As Don Logan reflects on his career as Scottsdale’s first diversity and dialogue director and his upcoming retirement, he says his injuries from a 2004 mail bomb explosion weren’t what he found most painful.
It was the politics.
“After 30 years in public service, there comes a time when you know it’s your time,” said Logan of his Nov. 16 retirement. “I’ve been contemplating it for a long time.”
Response to racism
The Scottsdale Diversity and Dialogue Office came online in 1998 in response to a successful lawsuit alleging racism in the city’s police department.
“Scottsdale was cast in the spotlight on a national level as being racist,” Logan said.
The diversity office was the first of its kind in Arizona, and Logan was chosen to head the department.
The department immediately became a target for critics who felt that Scottsdale, a city whose population is overwhelmingly white — so much so that urban lore bills it as the country’s “fifth whitest city” — doesn’t need a diversity department.
“Not everyone is down with diversity,” Logan said. “People may say it because it’s the PC thing to say.”
On the other side, some diversity department supporters expected him to toe the party line because of his race, he said. Logan, however, said he believes the job requires someone reasonable, who will make correct decisions based on the facts, and then will be able to justify his or her choices.
“If you come into this office and think I’m going to automatically side with you because we’re the same skin color, you’d be mistaken,” he said.
‘A COWARDLY ACT’
In 2004, some unidentified person tried to murder him.
Logan remembers joking with co-workers the day the box arrived that it might be a bomb. Something about it must have triggered his suspicions, because as he opened it on his assistant’s desk in the hallway just outside his office, he had a moment’s hesitation.
As he lifted the top flap, he heard a loud pop and his fingers began to hurt, Logan said. When he looked around, he noticed the windows behind the desk of his assistant, Renita Linyard, had been blown out. Logan said he ducked behind a wall in the hallway.
“I thought someone had shot through the window,” he said. “I looked back down the hall and I realized, ‘It was a bomb.’”
The explosion injured Logan’s right hand and arm, sent Linyard to the hospital with shrapnel in her face, and injured another city employee, Jaque Bell, as well. It knocked out the building’s phones and power, left a crater in Linyard’s desk, and smashed pictures on the wall and the windows to Logan’s office. Shrapnel riddled the wall above the door to his office, in front of which Logan had been standing.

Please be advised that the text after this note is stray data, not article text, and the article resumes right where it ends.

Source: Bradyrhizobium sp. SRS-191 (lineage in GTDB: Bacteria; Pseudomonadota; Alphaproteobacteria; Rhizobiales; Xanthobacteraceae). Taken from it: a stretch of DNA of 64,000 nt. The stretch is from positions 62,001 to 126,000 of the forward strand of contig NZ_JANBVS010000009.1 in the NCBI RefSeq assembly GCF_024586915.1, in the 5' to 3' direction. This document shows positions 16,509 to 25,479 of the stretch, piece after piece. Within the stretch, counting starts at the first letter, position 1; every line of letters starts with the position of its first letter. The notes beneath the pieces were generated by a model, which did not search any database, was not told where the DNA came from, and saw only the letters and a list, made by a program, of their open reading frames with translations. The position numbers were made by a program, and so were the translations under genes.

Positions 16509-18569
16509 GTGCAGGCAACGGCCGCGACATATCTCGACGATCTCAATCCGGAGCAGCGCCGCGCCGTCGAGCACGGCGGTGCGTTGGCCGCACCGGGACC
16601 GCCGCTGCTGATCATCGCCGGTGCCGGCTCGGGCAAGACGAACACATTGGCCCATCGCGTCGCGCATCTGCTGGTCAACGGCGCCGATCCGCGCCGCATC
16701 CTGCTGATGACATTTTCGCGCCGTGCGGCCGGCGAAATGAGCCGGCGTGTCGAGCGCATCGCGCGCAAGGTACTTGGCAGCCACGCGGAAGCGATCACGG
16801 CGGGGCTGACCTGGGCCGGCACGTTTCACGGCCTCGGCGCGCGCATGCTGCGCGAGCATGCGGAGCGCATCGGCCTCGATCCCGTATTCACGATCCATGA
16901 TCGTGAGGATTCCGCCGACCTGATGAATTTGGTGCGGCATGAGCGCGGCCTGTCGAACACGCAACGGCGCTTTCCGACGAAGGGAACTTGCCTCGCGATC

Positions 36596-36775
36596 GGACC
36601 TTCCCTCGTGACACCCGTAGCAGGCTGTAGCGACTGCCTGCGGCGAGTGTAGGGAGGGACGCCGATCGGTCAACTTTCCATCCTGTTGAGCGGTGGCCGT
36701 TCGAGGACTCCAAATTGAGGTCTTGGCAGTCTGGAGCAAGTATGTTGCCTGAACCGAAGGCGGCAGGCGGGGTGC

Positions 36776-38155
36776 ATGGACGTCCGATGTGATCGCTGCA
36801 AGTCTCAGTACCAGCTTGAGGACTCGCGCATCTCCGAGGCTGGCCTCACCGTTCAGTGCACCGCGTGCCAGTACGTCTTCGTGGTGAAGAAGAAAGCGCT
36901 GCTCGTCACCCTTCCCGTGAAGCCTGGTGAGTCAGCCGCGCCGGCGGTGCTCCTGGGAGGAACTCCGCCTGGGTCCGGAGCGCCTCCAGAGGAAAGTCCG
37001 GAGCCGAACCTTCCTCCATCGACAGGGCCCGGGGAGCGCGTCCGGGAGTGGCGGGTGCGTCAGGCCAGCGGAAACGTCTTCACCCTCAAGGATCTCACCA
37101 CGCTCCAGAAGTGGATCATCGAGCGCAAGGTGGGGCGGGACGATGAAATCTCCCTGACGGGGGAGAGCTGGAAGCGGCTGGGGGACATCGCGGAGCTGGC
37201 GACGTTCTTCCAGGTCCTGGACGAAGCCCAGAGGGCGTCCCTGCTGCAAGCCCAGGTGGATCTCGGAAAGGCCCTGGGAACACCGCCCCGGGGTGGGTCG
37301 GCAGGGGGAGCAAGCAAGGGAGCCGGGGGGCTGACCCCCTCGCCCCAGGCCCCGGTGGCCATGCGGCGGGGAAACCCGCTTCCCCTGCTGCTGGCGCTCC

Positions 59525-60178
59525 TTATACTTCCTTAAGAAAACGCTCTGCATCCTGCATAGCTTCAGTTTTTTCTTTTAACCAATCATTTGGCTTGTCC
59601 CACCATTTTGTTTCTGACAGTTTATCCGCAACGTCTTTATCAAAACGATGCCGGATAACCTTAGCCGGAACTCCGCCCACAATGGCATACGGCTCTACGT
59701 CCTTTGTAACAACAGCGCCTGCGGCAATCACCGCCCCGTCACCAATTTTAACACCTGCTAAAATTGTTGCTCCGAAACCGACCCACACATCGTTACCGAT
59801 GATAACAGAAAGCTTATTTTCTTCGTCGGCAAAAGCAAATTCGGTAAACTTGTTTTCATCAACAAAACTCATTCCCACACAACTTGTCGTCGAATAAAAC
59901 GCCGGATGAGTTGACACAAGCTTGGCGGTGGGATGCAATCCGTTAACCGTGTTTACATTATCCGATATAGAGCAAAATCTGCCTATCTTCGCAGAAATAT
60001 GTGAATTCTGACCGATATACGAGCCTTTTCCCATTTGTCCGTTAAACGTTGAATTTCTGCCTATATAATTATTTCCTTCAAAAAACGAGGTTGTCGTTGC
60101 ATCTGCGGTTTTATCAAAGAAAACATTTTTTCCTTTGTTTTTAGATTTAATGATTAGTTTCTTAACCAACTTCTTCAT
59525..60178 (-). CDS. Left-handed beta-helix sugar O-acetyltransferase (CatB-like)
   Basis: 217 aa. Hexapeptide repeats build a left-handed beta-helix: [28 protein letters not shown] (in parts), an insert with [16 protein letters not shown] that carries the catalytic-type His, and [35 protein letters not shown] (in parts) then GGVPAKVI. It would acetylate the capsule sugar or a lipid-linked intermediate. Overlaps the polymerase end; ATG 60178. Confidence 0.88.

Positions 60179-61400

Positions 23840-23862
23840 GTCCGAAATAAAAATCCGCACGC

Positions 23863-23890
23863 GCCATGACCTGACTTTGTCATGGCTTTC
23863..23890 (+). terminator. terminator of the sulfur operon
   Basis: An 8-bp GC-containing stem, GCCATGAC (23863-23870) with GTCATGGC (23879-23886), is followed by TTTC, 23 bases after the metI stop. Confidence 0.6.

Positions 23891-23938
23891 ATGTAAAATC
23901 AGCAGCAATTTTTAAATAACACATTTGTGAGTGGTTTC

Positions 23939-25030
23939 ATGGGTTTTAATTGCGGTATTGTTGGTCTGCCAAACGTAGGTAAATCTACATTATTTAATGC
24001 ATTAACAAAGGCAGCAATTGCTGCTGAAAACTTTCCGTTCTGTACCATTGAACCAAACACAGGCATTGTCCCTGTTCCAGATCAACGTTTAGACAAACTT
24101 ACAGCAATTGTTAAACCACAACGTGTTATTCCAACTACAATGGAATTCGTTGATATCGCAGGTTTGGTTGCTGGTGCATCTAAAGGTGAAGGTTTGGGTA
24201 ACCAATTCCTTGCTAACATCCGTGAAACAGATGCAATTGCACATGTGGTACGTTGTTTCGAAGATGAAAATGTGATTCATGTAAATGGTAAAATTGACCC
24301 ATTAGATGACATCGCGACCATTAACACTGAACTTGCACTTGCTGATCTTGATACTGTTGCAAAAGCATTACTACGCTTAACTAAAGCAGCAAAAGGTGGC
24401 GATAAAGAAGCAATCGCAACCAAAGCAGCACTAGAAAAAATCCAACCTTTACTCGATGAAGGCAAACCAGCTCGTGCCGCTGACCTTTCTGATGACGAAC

All three victims recovered from their injuries.
Patricia Armstrong, an inspector with the U.S. Postal Service’s Phoenix branch, said the bombing remains unsolved.
“We are still actively investigating that case,” she said.
Logan called the assassination attempt cowardly.
“Whatever propelled this person or persons to do this had to do with the work that I do,” he said.
These days, the Diversity and Dialogue Office building, on Main Street just east of City Hall, is surrounded by a metal fence through which one can pass only with the assent of on-site security. All of the building’s exterior doors have key card locks, and the mail is inspected.
Logan said he has no idea who might have tried to kill him.
“I can’t get overly excited about what happened to me. Until I find out who or why, I’m not going to waste a lot of energy in speculating,” he said.
Rather, it was the verbal, personal attacks in the political sphere against him before the explosion that cut the deepest, he said.
“Most people probably think my most painful memory in this job is the actual bombing,” Logan said. “As traumatic as that event was, the pain that I will take away from this job is not so much physical as much as some of the politics that came into play prior to the bombing.”
The city likely will have a recruitment process to find his replacement, he said.
“The best person for my job is probably a white male,” Logan said, suggesting that his skin color sometimes led people to make unwarranted assumptions about him.
“If you have a white male that ‘gets it,’ that white male may be successful in dealing with the white population.”
SCOTTSDALE’S GAY ISSUES
Despite Logan’s planned departure, the diversity office is still dealing with civil rights issues, particularly with gays, lesbians, bisexuals and the transgendered. Scottsdale officials and GLBT activists have committed to work together to fight the perception that the city is hostile to the GLBT community in the wake of two attacks on gay men in the last several months and a local club’s decision to ban transgendered patrons because of safety concerns.
Logan said one proposal endorsed by the city’s Human Relations Commission to prohibit private businesses from discriminating against the GLBT community needs more discussion.
“When we start talking about private businesses ... it isn’t a decision you just walk into blindly,” he said. “I’m concerned about the unintended consequences from some of the proposals on the table.”
Logan said he plans to write a book about his experience.
“I’ve just come to realize that there’s no good time to leave,” he said. “There’s always going to be things happening on the diversity front, there’s always going to be a need for change.”